Originally, the gas motor was supposed to supply electric current to the drive motor (once the 40-mile range was exhausted) to keep the vehicle moving.

Now, it's shown that the gasoline engine can actually couple with an automatic transmission (never previously discussed) to directly power the wheels instead of simply providing juice to power the electric motor.


RE: Confused
By SublimeSimplicity on 10/11/10, Rating: 0
RE: Confused
By foolsgambit11 on 10/11/2010 3:41:19 PM , Rating: 3
Well, in the sense that a high-level diagram of the two (assuming you meant the upcoming plug-in Prius) would look the same, you are correct. But the engineering and implementation of each of the parts in that diagram is different.

The part that bothers me is their explanation. I understand that extreme temperatures can cause problems for batteries, but couldn't they route power from the generator directly to the motor as well as the batteries, thereby allowing the drive train to bypass the batteries when dealing with very hot or very cold temperatures? It would simplify the mechanics of the transmission (and probably ultimately increase its efficiency), while making the electrical system only nominally more complicated. The IC generator would run more in extreme climates, but the engine will do that with the newly revealed design as well.

Odds are, the real explanation is that they couldn't get enough HP out of the electric motor alone (while hitting their price point), so they added the engine in to boost performance when needed. It's certainly cheaper to get 233 HP out of a 149 HP electric motor and a 84 HP IC engine than having a 233 HP electric motor and a 233 HP IC engine (though the engine could probably be a bit smaller since full HP isn't needed all the time, and charging the batteries the rest of the time would provide the power for full HP output when needed).


RE: Confused
By MozeeToby on 10/11/2010 5:12:42 PM , Rating: 2
It isn't actually, read the source article or my post above, it's all a bit more complicated that the DT writers make it out to be.


RE: Confused
By Reclaimer77 on 10/11/2010 8:27:21 PM , Rating: 3
quote:
Now, it's shown that the gasoline engine can actually couple with an automatic transmission (never previously discussed) to directly power the wheels instead of simply providing juice to power the electric motor.


Yes, the gas engine that requires premium. Still not understanding that decision.

The Volt's a disaster. It was marketed as a revolution, now it's just a less efficient plain old hybrid, a money pit at that.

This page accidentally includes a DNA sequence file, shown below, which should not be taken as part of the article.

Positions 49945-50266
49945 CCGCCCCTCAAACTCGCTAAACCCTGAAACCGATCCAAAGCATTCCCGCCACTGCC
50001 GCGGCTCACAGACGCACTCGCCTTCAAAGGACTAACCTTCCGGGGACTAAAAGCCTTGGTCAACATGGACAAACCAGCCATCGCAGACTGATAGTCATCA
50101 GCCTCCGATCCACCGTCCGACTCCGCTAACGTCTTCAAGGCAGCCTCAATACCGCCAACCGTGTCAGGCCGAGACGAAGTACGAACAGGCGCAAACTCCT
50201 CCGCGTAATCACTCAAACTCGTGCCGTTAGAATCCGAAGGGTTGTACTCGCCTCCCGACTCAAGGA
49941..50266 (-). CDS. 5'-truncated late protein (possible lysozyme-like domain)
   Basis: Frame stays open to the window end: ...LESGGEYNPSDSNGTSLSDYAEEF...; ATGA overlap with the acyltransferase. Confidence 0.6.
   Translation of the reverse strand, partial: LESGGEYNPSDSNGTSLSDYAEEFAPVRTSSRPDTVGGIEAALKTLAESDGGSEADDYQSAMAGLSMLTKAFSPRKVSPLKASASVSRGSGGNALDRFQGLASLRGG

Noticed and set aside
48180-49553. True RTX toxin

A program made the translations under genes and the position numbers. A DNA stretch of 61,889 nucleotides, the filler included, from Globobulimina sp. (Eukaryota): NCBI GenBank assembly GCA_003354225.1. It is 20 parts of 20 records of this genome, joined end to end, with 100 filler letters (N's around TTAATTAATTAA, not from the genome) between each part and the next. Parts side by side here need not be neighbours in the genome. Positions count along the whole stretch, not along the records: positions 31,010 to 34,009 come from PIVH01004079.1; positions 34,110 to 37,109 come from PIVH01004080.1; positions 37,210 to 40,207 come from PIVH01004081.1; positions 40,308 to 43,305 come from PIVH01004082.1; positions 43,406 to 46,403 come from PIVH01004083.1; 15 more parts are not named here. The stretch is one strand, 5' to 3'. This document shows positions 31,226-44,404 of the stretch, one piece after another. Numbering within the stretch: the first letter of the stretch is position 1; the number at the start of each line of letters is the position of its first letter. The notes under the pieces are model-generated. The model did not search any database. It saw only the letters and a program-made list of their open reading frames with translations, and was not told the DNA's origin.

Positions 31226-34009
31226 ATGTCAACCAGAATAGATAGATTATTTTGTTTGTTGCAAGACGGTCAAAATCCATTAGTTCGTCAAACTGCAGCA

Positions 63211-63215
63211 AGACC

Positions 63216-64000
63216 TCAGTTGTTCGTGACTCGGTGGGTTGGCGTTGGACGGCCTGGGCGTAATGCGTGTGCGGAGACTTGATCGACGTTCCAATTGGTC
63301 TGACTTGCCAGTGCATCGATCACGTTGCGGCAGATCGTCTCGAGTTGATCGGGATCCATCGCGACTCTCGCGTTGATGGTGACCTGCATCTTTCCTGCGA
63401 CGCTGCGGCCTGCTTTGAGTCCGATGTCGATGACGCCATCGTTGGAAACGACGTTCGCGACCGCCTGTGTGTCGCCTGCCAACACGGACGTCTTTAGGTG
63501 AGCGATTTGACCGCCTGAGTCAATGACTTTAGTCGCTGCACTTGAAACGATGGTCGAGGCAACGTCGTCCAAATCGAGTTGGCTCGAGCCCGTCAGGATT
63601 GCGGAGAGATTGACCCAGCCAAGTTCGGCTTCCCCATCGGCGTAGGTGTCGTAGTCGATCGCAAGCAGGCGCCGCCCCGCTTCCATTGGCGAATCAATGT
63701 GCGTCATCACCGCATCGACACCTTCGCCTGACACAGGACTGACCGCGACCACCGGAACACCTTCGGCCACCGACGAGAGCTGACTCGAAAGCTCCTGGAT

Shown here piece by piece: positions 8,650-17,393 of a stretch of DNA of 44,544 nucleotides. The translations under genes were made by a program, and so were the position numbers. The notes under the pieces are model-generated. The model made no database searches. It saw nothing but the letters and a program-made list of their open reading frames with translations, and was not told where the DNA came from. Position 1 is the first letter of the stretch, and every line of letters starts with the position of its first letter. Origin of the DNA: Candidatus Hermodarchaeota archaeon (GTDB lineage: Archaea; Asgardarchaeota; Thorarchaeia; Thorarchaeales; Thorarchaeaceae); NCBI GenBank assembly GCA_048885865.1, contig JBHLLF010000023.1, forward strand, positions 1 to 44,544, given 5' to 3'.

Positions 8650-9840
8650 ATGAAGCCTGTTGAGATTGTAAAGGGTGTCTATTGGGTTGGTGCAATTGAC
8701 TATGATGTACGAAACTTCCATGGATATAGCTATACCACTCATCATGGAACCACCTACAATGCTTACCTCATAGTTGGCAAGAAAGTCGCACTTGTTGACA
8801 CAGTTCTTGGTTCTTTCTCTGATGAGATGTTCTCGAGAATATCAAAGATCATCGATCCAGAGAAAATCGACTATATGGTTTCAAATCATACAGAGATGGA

RE: Confused
By YashBudini on 10/12/2010 10:35:46 AM , Rating: 2
You're right, I agree 100%


RE: Confused
By Reclaimer77 on 10/12/2010 11:35:21 AM , Rating: 2
quote:
You're right, I agree 100%


HUH? Yash you feeling ok today? :)


RE: Confused
By JasonMick (blog) on 10/11/2010 2:25:41 PM , Rating: 2
No in the original design it was:

Motor --> AC Motor <--> Inverter <--> Battery
............|
............|
............V
.......Transmission
............|
............|
............V
.........Wheels

Everything fed through the AC motor, be it current generated by the gas engine or juice from the battery.

With the new design, however, your diagram is accurate, as the motor can feed DIRECTLY to the transmission.

This will probably be a good thing for performance, but some will be likely turned off by the fact that GM misrepresented the car as a BEV with a range extender, rather than a plug-in hybrid (what it truly is).


RE: Confused
By Ammohunt on 10/11/2010 3:07:10 PM , Rating: 3
BEV,PHEV, TGEV doesn't matter is still over priced and over hyped. Pass....


RE: Confused
By thorr2 on 10/12/2010 4:51:23 PM , Rating: 2
So was the first automobile. Horses were much better. Time, interest in the product, optimization and funding made it better in the long run.


RE: Confused
By dsx724 on 10/11/2010 3:38:34 PM , Rating: 2
With either setups, the long term reliability sucks since your using a single vector for three high torque/high power devices. One component failure will shred that transmission along with whatever else is attached to it.
GM is going to need divine intervention to save their collective asses.


RE: Confused
By SandmanWN on 10/12/2010 12:51:40 AM , Rating: 2
Check out MozeeToby's post for the correct layout. Even when the Gas motor is powering the (secondary) drive motor directly to the transmission it is still charging the battery and performing the job of both serial and parallel at the same time. You sir are confused and have thrown egg on your own face yet again.


RE: Confused
By ianweck on 10/12/2010 11:32:31 AM , Rating: 3
This.

I have to laugh, so many people just waiting to bash GM or the government, or both. Bash first and often, maybe ask questions later.


RE: Confused
By Reclaimer77 on 10/12/2010 11:48:33 AM , Rating: 2
quote:
I have to laugh, so many people just waiting to bash GM or the government, or both.


I have to laugh that you don't think GM and the Government have given people PLENTY of reason to "bash".


RE: Confused
By ianweck on 10/12/2010 12:06:22 PM , Rating: 2
If you have a reason, then bash away. My point is in this case, there's no reason.


RE: Confused
By Reclaimer77 on 10/12/2010 7:09:14 PM , Rating: 2
There's always a reason to bash. Lotta anger out there and people need an outlet.

But GM and the Government? Never before were there such a combination of easy targets.